So you have been reading blogs about therapy, or you have a new book on relationships or PTSD or family of origin concerns, and you are enjoying it for the most part. Then somewhere in the book or blog you get introduced to mindfulness.
The philosophy, the mediation, the mental exercises, the DVD and the t-shirt.
That makes you stop for a moment to think about where else you have heard about this thing mindfulness. In essence, you practice mindfulness itself to pause and recall that nearly every blog or book or manifesto regarding psychology that you have read suggests mindfulness activities, exercises or mediation.
Then you think about the last therapy session you had. Even if it was five years ago. Your mind plays the event back to you in slow motion and sure enough there it is: your well-meaning therapist gesticulating in the air vaguely and mouthing the words: L-E-T-S–P-R-A-C-T-I-C-E–S-O-M-E–M-I-N-D-F-U-L-N-E-S-S.
Am I right or am I right?
So what the hell gives about mindfulness?
And why is it that nearly every single book on therapy has an obligatory–and often awkwardly edited-in–chapter on this subject?
The skinny on mindfulness is that it works. Across all theoretical orientations, everyone is getting on board: the Adlerians, the psychodynamic people, the Rogerians, the CBT folks, and everyone else at the party is integrating mindfulness and their particular therapeutic viewpoint.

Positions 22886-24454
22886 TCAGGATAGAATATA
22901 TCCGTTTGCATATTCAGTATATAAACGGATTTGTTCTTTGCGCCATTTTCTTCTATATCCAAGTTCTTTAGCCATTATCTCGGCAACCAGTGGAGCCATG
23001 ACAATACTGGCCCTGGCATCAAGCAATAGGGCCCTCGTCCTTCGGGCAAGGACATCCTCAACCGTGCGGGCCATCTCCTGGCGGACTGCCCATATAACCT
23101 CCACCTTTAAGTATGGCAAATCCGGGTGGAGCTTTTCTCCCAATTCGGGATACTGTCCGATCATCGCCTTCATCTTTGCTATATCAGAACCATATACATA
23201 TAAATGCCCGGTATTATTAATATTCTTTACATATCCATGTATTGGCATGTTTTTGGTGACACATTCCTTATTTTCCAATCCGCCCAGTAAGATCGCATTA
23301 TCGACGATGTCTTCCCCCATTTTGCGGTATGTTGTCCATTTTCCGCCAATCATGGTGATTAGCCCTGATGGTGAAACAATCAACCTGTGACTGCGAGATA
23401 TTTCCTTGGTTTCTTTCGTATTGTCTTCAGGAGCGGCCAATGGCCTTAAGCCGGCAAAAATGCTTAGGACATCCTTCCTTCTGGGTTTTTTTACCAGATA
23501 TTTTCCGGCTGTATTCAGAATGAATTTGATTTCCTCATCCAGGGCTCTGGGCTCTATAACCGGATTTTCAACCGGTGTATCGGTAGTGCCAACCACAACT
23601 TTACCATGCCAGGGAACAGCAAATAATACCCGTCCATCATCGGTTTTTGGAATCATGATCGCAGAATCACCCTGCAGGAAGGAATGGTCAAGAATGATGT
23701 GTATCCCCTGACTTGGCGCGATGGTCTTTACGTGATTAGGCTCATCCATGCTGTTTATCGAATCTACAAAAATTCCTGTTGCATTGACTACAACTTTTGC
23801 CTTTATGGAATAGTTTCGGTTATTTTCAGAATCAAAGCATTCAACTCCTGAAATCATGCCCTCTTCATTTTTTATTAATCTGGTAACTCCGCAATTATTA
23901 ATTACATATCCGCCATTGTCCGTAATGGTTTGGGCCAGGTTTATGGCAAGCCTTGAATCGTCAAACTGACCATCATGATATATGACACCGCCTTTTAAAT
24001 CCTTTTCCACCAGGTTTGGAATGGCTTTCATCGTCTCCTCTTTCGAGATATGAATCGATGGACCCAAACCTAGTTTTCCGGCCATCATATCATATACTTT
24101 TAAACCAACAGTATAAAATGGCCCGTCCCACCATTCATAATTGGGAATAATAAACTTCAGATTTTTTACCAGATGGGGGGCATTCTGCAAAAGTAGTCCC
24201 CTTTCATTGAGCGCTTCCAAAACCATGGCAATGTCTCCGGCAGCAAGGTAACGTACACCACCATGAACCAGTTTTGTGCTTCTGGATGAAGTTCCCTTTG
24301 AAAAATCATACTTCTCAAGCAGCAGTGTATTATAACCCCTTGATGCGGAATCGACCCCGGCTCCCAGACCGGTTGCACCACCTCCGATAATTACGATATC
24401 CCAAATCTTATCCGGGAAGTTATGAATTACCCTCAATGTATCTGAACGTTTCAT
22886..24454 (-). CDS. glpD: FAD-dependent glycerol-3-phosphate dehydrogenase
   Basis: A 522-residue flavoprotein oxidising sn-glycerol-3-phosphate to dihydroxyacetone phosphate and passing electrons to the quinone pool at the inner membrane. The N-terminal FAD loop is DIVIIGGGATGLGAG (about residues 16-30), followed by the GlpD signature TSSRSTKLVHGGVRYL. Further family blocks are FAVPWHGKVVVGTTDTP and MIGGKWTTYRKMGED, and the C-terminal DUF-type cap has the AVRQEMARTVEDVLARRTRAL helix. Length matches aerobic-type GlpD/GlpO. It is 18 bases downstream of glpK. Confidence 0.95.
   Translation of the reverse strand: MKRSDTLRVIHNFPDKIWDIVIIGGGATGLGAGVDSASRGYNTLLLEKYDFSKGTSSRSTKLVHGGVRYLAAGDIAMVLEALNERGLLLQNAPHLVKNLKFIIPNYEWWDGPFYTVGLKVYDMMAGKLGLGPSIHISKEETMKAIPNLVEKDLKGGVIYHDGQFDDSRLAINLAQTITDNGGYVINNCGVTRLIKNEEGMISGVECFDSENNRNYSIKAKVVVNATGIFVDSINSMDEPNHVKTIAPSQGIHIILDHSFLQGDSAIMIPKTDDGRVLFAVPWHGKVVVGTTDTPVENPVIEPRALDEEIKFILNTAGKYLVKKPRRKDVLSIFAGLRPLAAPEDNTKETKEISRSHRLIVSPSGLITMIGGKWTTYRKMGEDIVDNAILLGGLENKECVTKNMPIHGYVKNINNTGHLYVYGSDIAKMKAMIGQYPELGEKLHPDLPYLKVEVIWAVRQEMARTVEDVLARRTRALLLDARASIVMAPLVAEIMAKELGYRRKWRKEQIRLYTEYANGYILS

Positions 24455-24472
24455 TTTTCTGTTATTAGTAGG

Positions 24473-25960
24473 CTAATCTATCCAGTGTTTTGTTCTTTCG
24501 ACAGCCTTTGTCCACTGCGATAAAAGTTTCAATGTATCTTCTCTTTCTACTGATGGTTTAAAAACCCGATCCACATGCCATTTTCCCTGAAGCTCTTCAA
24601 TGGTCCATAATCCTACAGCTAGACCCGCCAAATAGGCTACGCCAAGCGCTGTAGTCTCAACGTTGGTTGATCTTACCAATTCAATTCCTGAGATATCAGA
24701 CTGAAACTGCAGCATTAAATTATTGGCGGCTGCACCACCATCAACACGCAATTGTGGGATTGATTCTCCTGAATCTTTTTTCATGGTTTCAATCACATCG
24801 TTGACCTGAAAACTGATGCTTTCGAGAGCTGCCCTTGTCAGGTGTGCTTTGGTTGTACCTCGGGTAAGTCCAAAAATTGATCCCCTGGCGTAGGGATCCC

And unlike other interventions, technology has advanced enough so that we can see the structural changes to the brain when mindfulness is practiced. For a science that gets called out so often for being “soft” the newest brain imaging scans are now able to show what effect positive behavior (mindfulness) can do to the brain, as well as what bad behavior (smoking meth) does.
Good times. But that’s not all.
Mindfulness increases our self-awareness and it makes us more adaptable to stress by getting in the way of our natural fight or flight response. When we incorporate it into our lives, mindfulness gives us better options in dealing with stress, trauma and acute emotional experiences. But only if you are adept at practicing mindfulness before the aforementioned stress, trauma and acute emotional experiences.
The truth about mindfulness is that it can make you stronger. And the bottom line about therapy is becoming fucking stronger. I don’t mean the fake, deny your emotions, American-esque action movie strong. I mean being aware of your own personal and emotional blind spots, appreciating your own personality and quirks, and being able to adapt and embrace change whenever it comes your way strong. It’s not stoic, constipated John Wayne, but nimble and flexible Bruce Lee.
Bruce Lee had an oft-repeated phrase that was at the root of his own personal philosophy: be like water. It is, at its heart, a poetic expression of mindfulness.